Comparative Proteomic Analysis of Eleven Common Cell Lines Reveals Ubiquitous but Varying Expression of Most Proteins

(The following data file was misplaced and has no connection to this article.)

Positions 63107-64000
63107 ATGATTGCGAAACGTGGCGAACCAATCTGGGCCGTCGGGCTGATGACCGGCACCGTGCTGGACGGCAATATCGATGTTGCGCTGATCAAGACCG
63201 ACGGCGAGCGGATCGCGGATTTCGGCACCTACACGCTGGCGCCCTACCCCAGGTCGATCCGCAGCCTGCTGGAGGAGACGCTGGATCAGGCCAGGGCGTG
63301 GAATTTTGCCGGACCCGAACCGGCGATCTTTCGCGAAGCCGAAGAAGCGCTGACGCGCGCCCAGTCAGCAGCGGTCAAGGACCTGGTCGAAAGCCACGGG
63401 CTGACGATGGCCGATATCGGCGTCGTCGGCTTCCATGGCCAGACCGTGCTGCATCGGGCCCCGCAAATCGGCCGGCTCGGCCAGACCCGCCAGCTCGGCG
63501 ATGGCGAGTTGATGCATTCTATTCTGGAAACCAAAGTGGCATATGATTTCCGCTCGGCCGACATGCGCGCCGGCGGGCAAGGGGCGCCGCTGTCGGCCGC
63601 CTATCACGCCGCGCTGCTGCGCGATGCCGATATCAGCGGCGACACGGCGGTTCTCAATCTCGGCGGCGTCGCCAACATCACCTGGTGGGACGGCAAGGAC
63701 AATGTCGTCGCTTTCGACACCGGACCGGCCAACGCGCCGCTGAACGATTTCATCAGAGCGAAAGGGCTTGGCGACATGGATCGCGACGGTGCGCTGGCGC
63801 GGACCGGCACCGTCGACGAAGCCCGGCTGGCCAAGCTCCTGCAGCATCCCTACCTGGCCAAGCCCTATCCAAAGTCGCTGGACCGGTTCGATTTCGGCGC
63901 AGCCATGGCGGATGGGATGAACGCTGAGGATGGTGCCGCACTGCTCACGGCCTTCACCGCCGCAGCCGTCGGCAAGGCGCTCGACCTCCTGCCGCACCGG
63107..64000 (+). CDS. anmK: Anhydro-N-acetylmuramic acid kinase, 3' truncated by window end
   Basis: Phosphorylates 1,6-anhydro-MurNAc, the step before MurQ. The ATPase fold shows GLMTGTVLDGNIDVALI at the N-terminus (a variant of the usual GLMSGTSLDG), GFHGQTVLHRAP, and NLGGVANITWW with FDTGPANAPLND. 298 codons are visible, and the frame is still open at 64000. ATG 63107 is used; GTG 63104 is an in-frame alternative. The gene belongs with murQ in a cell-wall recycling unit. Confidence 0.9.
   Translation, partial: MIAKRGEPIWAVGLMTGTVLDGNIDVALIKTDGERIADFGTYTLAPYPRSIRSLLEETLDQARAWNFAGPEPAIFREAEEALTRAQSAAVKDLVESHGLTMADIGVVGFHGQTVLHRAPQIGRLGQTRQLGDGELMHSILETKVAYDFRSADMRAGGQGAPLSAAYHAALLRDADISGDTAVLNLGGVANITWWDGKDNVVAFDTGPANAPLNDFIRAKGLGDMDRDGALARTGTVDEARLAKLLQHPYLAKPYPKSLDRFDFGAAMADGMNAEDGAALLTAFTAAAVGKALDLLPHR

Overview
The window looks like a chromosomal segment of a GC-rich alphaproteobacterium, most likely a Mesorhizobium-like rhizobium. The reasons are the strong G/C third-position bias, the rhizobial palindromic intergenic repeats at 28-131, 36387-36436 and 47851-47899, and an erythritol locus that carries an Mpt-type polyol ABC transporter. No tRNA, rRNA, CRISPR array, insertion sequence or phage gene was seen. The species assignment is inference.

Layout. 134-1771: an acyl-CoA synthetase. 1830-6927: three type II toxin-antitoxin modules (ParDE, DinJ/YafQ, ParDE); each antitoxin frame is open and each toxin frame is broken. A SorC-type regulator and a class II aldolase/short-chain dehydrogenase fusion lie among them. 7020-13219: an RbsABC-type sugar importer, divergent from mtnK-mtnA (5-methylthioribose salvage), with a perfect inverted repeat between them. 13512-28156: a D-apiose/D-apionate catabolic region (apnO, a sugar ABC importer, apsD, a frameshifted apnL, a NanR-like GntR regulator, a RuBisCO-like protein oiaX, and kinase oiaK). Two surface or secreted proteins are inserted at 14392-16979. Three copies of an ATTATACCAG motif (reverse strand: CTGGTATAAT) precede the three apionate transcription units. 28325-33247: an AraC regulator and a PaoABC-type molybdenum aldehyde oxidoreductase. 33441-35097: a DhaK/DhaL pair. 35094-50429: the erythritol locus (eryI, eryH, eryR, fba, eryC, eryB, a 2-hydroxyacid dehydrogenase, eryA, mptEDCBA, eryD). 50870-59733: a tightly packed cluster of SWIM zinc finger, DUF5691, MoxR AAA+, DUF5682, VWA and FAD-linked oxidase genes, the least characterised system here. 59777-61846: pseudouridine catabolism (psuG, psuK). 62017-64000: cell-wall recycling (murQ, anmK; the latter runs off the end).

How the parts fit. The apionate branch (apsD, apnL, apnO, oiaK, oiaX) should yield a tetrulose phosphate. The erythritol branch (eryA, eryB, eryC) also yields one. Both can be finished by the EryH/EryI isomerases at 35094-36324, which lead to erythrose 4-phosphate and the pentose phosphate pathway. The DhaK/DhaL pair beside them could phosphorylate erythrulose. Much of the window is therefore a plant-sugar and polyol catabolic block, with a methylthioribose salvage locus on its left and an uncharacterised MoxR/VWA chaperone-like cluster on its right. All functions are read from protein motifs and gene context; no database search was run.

Deep proteomic analysis of mammalian cell lines would yield an inventory of the building blocks of the most commonly used systems in biological research. Mass spectrometry-based proteomics can identify and quantify proteins in a global and unbiased manner and can highlight the cellular processes that are altered between such systems. We analyzed 11 human cell lines using an LTQ-Orbitrap family mass spectrometer with a “high field” Orbitrap mass analyzer with improved resolution and sequencing speed. We identified a total of 11,731 proteins, and on average 10,361 ± 120 proteins in each cell line. This very high proteome coverage enabled analysis of a broad range of processes and functions. Despite the distinct origins of the cell lines, our quantitative results showed surprisingly high similarity in terms of expressed proteins. Nevertheless, this global similarity of the proteomes did not imply equal expression levels of individual proteins across the 11 cell lines, as we found significant differences in expression levels for an estimated two-third of them. The variability in cellular expression levels was similar for low and high abundance proteins, and even many of the most highly expressed proteins with household roles showed significant differences between cells. Metabolic pathways, which have high redundancy, exhibited variable expression, whereas basic cellular functions such as the basal transcription machinery varied much less. We harness knowledge of these cell line proteomes for the construction of a broad coverage “super-SILAC” quantification standard. Together with the accompanying paper (Schaab, C. MCP 2012, PMID: 22301388) (17) these data can be used to obtain reference expression profiles for proteins of interest both within and across cell line proteomes.